As travel disruptions continue to cause chaos across the industry, the UK Civil Aviation Authority (UK CAA) and Department for Transport (DfT) have written a joint letter ordering airlines to improve communication with passengers in advance of air travel. 

The letter, which was signed by Richard Moriarty, CAA Chief Executive and Rannia Leontaridi Director General, Aviation, Maritime and Security, DfT, urged airlines to “prioritize passengers and treat their needs sensitively”. 

“We ask you to review the information you are providing to passengers and ensure that you proactively engage with passengers,” the letter continued.  

“To this end, we ask that you contact them in advance of their travel, such as in their booking email, to outline what they can expect for their travel this summer,” the letter continued. 

In the letter, airlines were asked to include the below information as “a minimum”: 

  • Recommended arrival times at their departure airport  
  • Tips and preparation for travel such as the air travel checklist  
  • How and when to request special assistance, aligned with the CAA guidance  
  • Who and how to contact you if things go wrong
  • Their rights if their flight is cancelled or delayed, in particular;
    • covering re-routing to their destination at the earliest opportunity;
    • care and assistance; and 
    • refunds, compensations and reimbursements 
  • What to do if baggage is lost, damaged or delayed  

While the rebound of air travel is positive for the industry, airlines and airports are facing a storm of operational challenges during the summer season of 2022.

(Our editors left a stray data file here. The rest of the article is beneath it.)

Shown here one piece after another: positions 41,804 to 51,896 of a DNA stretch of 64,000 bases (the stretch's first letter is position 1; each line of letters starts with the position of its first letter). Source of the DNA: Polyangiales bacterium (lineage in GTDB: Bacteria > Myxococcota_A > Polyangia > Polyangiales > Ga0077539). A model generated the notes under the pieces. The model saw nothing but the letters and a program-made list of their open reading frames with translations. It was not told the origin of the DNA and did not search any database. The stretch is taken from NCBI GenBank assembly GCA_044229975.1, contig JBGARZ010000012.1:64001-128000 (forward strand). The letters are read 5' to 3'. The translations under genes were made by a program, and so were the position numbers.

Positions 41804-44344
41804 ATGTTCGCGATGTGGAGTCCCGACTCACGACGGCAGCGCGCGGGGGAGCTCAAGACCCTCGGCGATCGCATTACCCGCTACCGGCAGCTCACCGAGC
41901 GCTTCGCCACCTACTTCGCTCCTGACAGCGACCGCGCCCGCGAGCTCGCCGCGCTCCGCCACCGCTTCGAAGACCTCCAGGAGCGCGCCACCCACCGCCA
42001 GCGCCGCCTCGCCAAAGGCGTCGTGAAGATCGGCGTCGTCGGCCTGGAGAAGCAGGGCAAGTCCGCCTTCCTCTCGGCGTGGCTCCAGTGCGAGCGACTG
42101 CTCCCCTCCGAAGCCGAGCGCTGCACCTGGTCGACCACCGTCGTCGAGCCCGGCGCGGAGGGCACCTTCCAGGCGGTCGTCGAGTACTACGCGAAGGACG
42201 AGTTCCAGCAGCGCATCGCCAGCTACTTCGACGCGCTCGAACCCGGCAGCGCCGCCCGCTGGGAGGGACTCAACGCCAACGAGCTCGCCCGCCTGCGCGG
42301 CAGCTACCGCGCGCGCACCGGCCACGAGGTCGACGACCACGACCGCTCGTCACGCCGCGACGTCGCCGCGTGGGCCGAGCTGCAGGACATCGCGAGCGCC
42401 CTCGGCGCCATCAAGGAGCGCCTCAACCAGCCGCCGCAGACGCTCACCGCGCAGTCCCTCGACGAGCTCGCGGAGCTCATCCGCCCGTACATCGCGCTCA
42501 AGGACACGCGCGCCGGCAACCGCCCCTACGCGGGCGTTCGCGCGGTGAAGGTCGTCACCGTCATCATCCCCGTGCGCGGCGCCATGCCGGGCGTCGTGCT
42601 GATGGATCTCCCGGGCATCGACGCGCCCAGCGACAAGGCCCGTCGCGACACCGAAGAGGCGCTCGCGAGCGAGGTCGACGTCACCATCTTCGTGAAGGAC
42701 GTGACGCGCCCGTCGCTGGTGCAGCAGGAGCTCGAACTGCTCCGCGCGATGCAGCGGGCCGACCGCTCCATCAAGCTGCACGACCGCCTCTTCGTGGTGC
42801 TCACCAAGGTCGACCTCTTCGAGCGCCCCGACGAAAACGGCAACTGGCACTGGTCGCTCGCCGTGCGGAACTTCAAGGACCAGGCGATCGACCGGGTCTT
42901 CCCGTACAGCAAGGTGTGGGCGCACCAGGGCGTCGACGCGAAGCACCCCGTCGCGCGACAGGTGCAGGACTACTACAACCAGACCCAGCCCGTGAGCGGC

Airlines and airports have announced cancellations and capacity caps to handle the return of travel demand. 

In early July, Reuters reported that British Airways would cut its summer flight schedule by 11%, resulting in around 1,000 cancelled flights to destinations in Europe from its hubs at Heathrow Airport and Gatwick Airport. 

READ MORE:
 
British Airways will cancel more flights this summer while the industry continues to struggle to meet the surge in demand for air travel amid staff shortages. 
 

London Heathrow chief executive John-Holland-Kaye announced in a statement on July 12, 2022, that the airport had introduced a “capacity cap with effect from July 12 to September 11”. 

The airport said it believes airlines, ground handlers and the airport can collectively serve no more than 100,000 departing passengers a day during the busy summer period.   

READ MORE:
 
London’s Heathrow Airport caps summer passenger numbers and asks airlines to stop selling tickets  
 

Heathrow Airport is also in conflict with Emirates after giving the airline 36-hour notice to comply with capacity cuts. The airport has urged carriers to reduce flights amid current disruptions during the summer travel peak. 

However, Emirates issued a statement refusing the airport's demands, calling them “unreasonable and unacceptable”.  

READ MORE:
 
Emirates has refused London Heathrow’s demands for airlines to cut flights to comply with a cap on passenger numbers during the summer travel peak.